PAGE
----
Anecdotes of the Deaf An Ingenious Boy
We were lately shown a curiosity in the shape of a sewing mac...
The Bible And The Deaf And Dumb
The following is taken from the British and Foreign Bible Soc...
A Mate For Laura Bridgman
Hetty Hutson lives in the city of Wilkes-Barre, Pennsylvan...
Deaf Mutes In The Town And Country
Wilhelmi tried to ascertain by means of his statistics in wha...
A Novel Situation
During the past year a gentleman had occasion to visit a c...
Helen Silvie was a Scotch girl. She was born in the villag...
Entertainment By Deaf And Dumb
The inhabitants of Mansfield had some most enjoyable meetings...
Great Swimming Feats
1. Fourteen miles down the river with the rapid ebb tide, fro...
I Must Help
The following little incident will show how interested the...
Robert S Lyons
Robert S. Lyons went about Ireland last summer visiting the d...
On entering the school room one morning, one of the little de...
Julia Brace, a deaf, dumb, and blind woman, who died in Augus...
One of the best educated and most distinguished deaf mutes wa...
A Deaf & Dumb Boy's Remarkable Dream
William Brennen, aged about fourteen and a-half years, hav...
Mr. James Wyllie (the Herd Laddie), the greatest living draug...
Observations Of Deaf & Dumb Children
A gentleman called to see some little deaf and dumb girls who...
How To Save The Rates
In a vast majority of cases where the deaf and dumb are allow...
The Coming Mayoralty
The state coach for the Lord Mayor elect will be furnished by...
In St. Modwen's Churchyard at Burton-upon-Trent, Staffordshir...
A Will Made By Pantomime
The Supreme Court of Maine recently, after a six days trial, ...
Julia Brace, a deaf, dumb, and blind woman, who died in August, 1884, in
her seventy-eighth year, was well known all over America, at least
wherever attention has been paid to the education of deaf mutes. In the
year 1810, when about four years old, she lost her sight and hearing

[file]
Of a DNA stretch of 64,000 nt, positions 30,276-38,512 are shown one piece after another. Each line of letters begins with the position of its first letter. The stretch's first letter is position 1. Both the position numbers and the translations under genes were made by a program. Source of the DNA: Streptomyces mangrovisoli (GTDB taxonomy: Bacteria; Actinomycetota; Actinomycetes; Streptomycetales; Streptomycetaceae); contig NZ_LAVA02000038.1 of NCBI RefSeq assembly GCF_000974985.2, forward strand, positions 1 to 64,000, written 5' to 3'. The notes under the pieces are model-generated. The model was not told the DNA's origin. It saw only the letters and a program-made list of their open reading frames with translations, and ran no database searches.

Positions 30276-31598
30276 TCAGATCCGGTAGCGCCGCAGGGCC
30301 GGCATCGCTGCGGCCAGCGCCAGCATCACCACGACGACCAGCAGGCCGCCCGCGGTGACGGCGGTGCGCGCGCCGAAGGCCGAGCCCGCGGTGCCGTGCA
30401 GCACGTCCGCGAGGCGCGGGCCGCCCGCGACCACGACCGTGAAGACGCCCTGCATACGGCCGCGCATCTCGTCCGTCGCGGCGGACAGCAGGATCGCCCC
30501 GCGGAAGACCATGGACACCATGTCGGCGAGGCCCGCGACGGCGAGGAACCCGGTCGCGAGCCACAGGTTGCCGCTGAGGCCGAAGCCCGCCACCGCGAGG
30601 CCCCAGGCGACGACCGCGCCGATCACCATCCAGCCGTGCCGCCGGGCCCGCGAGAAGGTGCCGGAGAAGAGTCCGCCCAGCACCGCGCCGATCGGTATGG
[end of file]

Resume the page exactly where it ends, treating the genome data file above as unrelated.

from malignant sickness. At that time there was no school for deaf
mutes. It was not until after she was turned nineteen years that she
entered school, and she remained there between twenty and twenty-five
years. During her long stay at the school her case always attracted
particularly interesting attention on the part of visitors. In many ways
she could render much service in the daily work of the Institution. She
could even distinguish clothes belonging to different pupils, and was
therefore employed in sorting and putting them away. She had a good many
curious and amusing ways. For instance, when girl-pupils, dressing, took
their turns before the looking glass to comb up their hair, she always
insisted on having her turn, and would stand there to comb hers like any
one else. But one thing was noticeable. She had a very clear notion of
her own rights, and would not allow any interference with them.
Sometimes her idea of a personal right was rather out of a common
course, but she had no question about it, and probably could not see how
any one should have.
Her case is not to be compared with that of Laura Bridgman, who
possessed mental powers of a higher order. She had not got the benefit
of early, assiduous, and special care that was given to the latter, and
probably she had a much less acute mental constitution at the outset of
her education. Her education began late, and at a time when very little
was known of the proper way of education for a case like hers; and she
consequently did not make much progress in language. However, it has
been found quite easy to communicate with her as to all the common
events of her daily life.
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